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Treasurer Mandel Fulfills Promise to Protect Pension Funds and Ends Business with Banks Accused of Defrauding Ohioans

Josh Mandel Has Been Fighting to Protect Pension Funds from Fraud for Two Years
  • On December 18, 2009, a class action suit was filed in federal court in Boston against State Street alleging numerous violations of federal securities laws, including the fraudulent pricing of foreign currency trades.
  • On October 20, 2009, California Attorney General Jerry Brown filed suit against State Street Bank, estimating that two California pension funds, CalPERS and CalSTRS were overcharged by more than $56.6 million over eight years.
  • Beginning nearly two years ago Josh Mandel started to raise serious concerns over whether the banks that the previous administration chose to be international custodians for Ohio pension funds were defrauding Ohio taxpayers, teachers, police, firefighters and retirees of millions.
  • On April 29, 2010, Ohio Treasurer Kevin Boyce awarded Boston-based State Street bank the global custody designation to hold $32 billion for three of Ohio’s pension funds, even though he knew that California Attorney General Jerry Brown had accused them of defrauding two California pension funds of more than $56 million just six months before.
  • On May 11, 2010, New York Attorney General Andrew Cuomo filed a lawsuit accusing Bank of New York Mellon of committing fraud in New York.  Treasurer Boyce responded with a statement in which he claimed that pension funds were safe with BNY as custodian, even though Boyce acknowledged that giving BNY fewer assets would reduce risks.
  • On June 9, 2010, Josh Mandel raised serious concerns over questions of ethics raised in media reports by the Cleveland Plain Dealer and Dayton Daily News related to the awarding of contracts with State Street in a letter to Joseph L. Hooley, President and CEO of State Street Corporation.
  • On October 26, 2010, the pension system of Washington State entered into a settlement agreement with State Street regarding the bank’s pricing of foreign exchange transactions.  State Street paid the pension system an $11.7 million settlement, thereby avoiding litigation.
  • On November 2, 2010, Josh Mandel was elected on a promise to end the corruption in the Treasurer’s office, investigate whether Ohio pension funds were being defrauded, and protect taxpayers from being exploited by these banks that had been accused of raiding pension funds for millions in other states.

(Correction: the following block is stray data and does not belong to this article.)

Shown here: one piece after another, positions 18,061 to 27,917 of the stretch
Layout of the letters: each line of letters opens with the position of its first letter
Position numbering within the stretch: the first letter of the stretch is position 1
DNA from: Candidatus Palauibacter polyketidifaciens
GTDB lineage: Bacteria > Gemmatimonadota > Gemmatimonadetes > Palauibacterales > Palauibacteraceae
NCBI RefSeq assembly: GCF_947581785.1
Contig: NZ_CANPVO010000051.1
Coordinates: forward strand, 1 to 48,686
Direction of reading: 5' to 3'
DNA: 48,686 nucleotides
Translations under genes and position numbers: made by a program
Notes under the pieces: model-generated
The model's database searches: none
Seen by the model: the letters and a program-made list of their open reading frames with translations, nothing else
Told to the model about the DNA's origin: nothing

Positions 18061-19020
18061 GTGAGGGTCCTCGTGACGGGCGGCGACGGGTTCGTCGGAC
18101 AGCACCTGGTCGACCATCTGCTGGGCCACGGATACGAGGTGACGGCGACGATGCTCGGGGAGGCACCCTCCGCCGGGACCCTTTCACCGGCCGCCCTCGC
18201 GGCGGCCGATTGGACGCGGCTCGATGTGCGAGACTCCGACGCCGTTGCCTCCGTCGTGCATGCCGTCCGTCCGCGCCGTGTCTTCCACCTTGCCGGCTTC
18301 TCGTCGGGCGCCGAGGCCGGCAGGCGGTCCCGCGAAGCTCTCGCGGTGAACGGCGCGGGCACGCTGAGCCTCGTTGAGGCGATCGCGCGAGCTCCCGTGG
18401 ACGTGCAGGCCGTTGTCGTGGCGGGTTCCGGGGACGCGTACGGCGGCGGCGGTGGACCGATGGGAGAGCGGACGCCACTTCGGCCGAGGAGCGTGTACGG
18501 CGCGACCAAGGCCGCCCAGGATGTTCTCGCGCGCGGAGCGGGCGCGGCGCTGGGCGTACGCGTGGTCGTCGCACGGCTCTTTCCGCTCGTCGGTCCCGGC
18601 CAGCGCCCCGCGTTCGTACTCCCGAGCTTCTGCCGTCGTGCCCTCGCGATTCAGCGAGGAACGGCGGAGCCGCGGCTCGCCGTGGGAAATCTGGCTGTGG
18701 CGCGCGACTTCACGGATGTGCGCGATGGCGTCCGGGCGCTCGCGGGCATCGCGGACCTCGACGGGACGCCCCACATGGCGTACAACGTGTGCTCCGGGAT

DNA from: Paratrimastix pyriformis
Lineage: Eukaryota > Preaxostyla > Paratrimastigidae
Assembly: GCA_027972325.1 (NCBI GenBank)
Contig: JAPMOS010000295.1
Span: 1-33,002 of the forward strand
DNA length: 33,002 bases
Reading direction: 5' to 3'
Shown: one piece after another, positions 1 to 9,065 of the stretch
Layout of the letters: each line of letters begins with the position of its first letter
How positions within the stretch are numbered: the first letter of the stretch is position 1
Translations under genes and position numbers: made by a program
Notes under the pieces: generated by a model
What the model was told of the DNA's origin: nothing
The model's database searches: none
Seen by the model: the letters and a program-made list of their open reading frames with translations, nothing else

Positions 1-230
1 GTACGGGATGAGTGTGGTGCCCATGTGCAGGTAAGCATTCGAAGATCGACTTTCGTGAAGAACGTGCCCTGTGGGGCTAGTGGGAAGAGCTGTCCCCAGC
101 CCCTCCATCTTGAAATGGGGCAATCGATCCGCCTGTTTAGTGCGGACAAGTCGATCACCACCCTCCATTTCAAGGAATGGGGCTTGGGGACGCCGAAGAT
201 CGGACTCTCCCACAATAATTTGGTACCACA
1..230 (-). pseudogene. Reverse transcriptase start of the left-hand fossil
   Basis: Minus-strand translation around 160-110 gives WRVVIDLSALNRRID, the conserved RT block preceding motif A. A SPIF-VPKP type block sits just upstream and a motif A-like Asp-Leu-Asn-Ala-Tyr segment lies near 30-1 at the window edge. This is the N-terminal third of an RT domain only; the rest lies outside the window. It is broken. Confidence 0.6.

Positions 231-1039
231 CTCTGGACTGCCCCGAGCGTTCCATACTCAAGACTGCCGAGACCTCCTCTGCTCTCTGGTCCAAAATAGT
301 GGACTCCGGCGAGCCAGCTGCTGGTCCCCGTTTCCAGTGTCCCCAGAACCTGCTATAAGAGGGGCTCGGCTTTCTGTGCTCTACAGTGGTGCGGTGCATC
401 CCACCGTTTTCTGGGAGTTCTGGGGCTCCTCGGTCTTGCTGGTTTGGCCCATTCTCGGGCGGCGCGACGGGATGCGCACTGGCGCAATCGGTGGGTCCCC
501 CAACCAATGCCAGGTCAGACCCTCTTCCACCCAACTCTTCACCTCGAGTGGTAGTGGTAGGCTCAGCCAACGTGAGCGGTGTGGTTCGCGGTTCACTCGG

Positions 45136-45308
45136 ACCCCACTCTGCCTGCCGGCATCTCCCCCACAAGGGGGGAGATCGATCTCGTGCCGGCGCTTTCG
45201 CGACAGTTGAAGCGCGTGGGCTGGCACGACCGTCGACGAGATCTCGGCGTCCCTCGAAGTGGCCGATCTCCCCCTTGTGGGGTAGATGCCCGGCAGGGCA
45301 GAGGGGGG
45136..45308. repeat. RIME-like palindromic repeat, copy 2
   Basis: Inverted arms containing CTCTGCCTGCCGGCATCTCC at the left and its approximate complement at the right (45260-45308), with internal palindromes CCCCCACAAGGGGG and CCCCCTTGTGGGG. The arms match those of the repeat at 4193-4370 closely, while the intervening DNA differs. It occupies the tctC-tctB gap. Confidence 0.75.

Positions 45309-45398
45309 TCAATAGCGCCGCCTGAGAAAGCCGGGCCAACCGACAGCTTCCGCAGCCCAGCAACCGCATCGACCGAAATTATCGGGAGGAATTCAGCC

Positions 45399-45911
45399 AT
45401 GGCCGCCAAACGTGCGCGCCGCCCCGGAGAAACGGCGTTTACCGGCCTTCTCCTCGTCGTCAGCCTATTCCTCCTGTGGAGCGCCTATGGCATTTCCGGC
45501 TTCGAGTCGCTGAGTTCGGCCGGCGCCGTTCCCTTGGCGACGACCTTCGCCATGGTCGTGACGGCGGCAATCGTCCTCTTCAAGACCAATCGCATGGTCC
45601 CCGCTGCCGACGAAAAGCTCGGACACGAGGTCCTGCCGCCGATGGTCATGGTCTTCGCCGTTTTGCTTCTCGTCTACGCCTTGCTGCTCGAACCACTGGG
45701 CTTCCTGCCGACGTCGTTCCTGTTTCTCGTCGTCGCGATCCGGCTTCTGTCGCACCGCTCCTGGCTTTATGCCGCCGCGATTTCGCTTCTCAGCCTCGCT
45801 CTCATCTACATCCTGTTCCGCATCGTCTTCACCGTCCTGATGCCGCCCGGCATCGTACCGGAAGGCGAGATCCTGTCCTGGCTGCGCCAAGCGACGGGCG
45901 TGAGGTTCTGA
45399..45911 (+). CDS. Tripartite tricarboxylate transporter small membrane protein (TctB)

• On January 10, 2011, Josh Mandel was sworn in as State Treasurer of Ohio, and immediately launched a top-bottom review of the office, including a review into whether Ohio pension funds had been exploited by their international custodians during foreign currency exchange transactions.
  • On February 10, 2011, the Arkansas Teachers Retirement System filed a federal class action suit in Boston alleging that State Street engaged in unfair and deceptive practices in connection with foreign currency exchange transactions.
  • On April 28, 2011, it is reported that the Massachusetts Secretary of the Commonwealth launched an investigation into State Street regarding its pricing of foreign exchange transactions.
  • On May 12, 2011, State Street discloses in a regulatory filing that the U.S. Securities & Exchange Commission (SEC) has launched an investigation into the bank’s foreign-exchange trading on behalf of pension funds.
  • On June 14, 2011, Treasurer Mandel formally requested that Ohio Attorney General Mike DeWine investigate whether banks conducting foreign currency exchange transfers on behalf of the state exploited Ohio retirees, businesses and taxpayers.
  • On July 22, 2011, a class action suit is filed against BNY in federal court in San Francisco alleging that its foreign currency pricing practices violated several state laws.
  • On August 3, 2011, a federal judge in Boston denied State Street’s motion to dismiss a lawsuit alleging that it engaged in fraudulent practices with respect to the pricing of foreign currency exchange transactions.   In her decision, the judge wrote, “Plaintiffs have provided sufficiently particularized facts supporting their allegations of an Exchange Act violation with respect to the FX practice to survive Defendants' motion to dismiss.”
  • On August 11, 2011, the Attorney Generals of Florida and Virginia file separate suits against BNY in their respective state courts.
  • On October 4, 2011, the Justice Department files a civil fraud suit again BNY in federal district court in New York City alleging that BNY “fraudulent misled clients” with regard to the pricing of foreign exchange transactions.  The New York Attorney General also files a suit against BNY in New York State court pertaining to the same conduct.
  • On October 26, 2011, the Massachusetts Secretary of the Commonwealth files an administrative complaint against BNY with regard to its foreign currency exchange pricing practices.
  • On February 14, 2012, a federal judge in San Francisco denied BNY’s motion to dismiss a lawsuit alleging that its foreign currency pricing practices violated several state laws.
  • On March 12, 2012, Ohio Attorney General Mike DeWine filed a lawsuit against the Bank of New York Mellon alleging breach of contract, fraud, and deceptive practices, and seeking $16 million in damages on behalf of the Ohio Police & Fire Pension Fund, and School Employees Retirement System.
  • On March 19, 2012, Treasurer Mandel formally announced that the state of Ohio will no longer be employing Bank of New York Mellon or State Street as international custodians for Ohio’s public pension funds or other state entities.  This fulfills a promise to clean up the Treasurer’s office and cut ties with banks accused of exploiting Ohio’s pension funds.

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